The Sultan of Monte Cristo: The First Sequel to the Count of Monte Cristo

( 9 )
Other sellers (Paperback)
  • All (2) from $4.99   
  • New (1) from $4.99   
  • Used (1) from $5.04   
Sending request ...

More About This Book

Product Details

  • ISBN-13: 9781477130193
  • Publisher: Author Solutions
  • Publication date: 5/2/2014
  • Pages: 83
  • Product dimensions: 5.90 (w) x 8.70 (h) x 0.30 (d)

Meet the Author

Who is The Holy Ghost Writer?

THE MYSTERY OF the identity of the author is part of an international contest. The first person to discover the identity of the HG Writer, from the clues found in the several Count of Monte Cristo sequels, will receive a reward of $2500.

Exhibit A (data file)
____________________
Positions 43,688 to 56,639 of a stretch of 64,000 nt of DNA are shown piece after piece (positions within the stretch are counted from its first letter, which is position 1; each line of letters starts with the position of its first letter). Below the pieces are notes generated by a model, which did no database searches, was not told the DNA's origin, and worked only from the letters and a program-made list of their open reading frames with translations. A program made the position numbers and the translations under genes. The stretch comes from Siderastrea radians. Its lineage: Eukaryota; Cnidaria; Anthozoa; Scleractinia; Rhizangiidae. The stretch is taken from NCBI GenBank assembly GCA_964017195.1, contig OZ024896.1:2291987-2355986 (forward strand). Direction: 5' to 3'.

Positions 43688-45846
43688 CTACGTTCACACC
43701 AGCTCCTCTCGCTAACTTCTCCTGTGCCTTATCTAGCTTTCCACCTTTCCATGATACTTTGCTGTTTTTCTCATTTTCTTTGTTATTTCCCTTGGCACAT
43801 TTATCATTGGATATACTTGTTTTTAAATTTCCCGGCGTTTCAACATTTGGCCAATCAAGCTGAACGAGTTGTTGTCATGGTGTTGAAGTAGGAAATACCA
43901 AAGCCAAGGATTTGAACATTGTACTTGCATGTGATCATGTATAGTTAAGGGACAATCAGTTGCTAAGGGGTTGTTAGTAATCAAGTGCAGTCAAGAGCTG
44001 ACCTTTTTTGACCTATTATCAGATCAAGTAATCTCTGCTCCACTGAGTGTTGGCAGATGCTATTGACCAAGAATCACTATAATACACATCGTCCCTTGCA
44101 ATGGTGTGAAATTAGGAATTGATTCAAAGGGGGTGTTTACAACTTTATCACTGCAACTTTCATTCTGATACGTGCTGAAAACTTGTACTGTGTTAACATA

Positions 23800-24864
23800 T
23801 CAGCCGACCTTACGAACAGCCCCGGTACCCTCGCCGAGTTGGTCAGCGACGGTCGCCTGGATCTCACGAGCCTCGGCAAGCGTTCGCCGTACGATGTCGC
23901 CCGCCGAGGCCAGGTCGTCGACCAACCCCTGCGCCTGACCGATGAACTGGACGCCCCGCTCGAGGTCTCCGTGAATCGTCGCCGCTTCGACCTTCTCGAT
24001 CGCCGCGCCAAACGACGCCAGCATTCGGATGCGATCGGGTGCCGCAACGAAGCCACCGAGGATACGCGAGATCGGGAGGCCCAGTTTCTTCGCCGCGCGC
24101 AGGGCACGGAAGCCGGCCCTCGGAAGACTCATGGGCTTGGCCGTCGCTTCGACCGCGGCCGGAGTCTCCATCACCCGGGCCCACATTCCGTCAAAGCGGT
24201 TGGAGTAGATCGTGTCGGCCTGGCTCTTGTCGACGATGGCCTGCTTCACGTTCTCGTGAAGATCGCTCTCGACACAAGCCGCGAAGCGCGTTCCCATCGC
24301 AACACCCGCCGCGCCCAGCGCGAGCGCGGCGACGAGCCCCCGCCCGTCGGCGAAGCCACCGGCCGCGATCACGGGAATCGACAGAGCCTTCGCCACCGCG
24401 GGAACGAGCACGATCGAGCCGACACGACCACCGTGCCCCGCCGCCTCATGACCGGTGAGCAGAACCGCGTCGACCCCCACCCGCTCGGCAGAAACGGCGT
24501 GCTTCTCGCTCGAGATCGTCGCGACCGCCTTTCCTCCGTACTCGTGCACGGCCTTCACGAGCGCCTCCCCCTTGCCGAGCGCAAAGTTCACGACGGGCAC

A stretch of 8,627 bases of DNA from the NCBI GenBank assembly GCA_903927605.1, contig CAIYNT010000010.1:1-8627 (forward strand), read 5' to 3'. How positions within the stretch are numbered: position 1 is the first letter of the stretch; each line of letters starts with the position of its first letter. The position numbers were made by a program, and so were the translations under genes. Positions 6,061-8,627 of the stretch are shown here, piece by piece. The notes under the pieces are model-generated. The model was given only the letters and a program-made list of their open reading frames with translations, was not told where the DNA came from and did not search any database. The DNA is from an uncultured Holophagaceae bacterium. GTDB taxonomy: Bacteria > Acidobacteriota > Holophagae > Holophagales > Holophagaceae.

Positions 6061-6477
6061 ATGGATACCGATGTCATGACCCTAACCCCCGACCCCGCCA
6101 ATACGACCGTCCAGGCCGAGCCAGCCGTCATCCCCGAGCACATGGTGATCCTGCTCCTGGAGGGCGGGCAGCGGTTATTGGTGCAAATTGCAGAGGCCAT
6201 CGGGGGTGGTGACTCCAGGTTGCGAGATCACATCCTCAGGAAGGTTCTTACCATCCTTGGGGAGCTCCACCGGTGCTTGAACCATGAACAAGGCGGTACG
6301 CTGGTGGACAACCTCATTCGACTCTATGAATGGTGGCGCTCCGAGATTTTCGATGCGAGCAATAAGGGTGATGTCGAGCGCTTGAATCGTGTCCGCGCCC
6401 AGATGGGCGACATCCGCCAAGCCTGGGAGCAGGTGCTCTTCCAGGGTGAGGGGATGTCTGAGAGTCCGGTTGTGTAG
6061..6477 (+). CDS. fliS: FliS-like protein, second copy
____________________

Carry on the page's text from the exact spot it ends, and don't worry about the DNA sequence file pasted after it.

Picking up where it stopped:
Submit what you believe to be the correct answer to prize@sultanofmontecristo.com, in order to win this reward, along with letting us know the clues that led you to discovering the identity of the author. Should the winner wish his/her identity to be known in the press, he/she may request same. Those that already know the author or have worked with him/her will not qualify. Good luck.

Read More Show Less

Customer Reviews

Average Rating 4.5
( 9 )
Rating Distribution

5 Star

(6)

4 Star

(3)

3 Star

(0)

2 Star

(0)

1 Star

(0)

Your Rating:

Your Name: Create a Pen Name or

Barnes & Noble.com Review Rules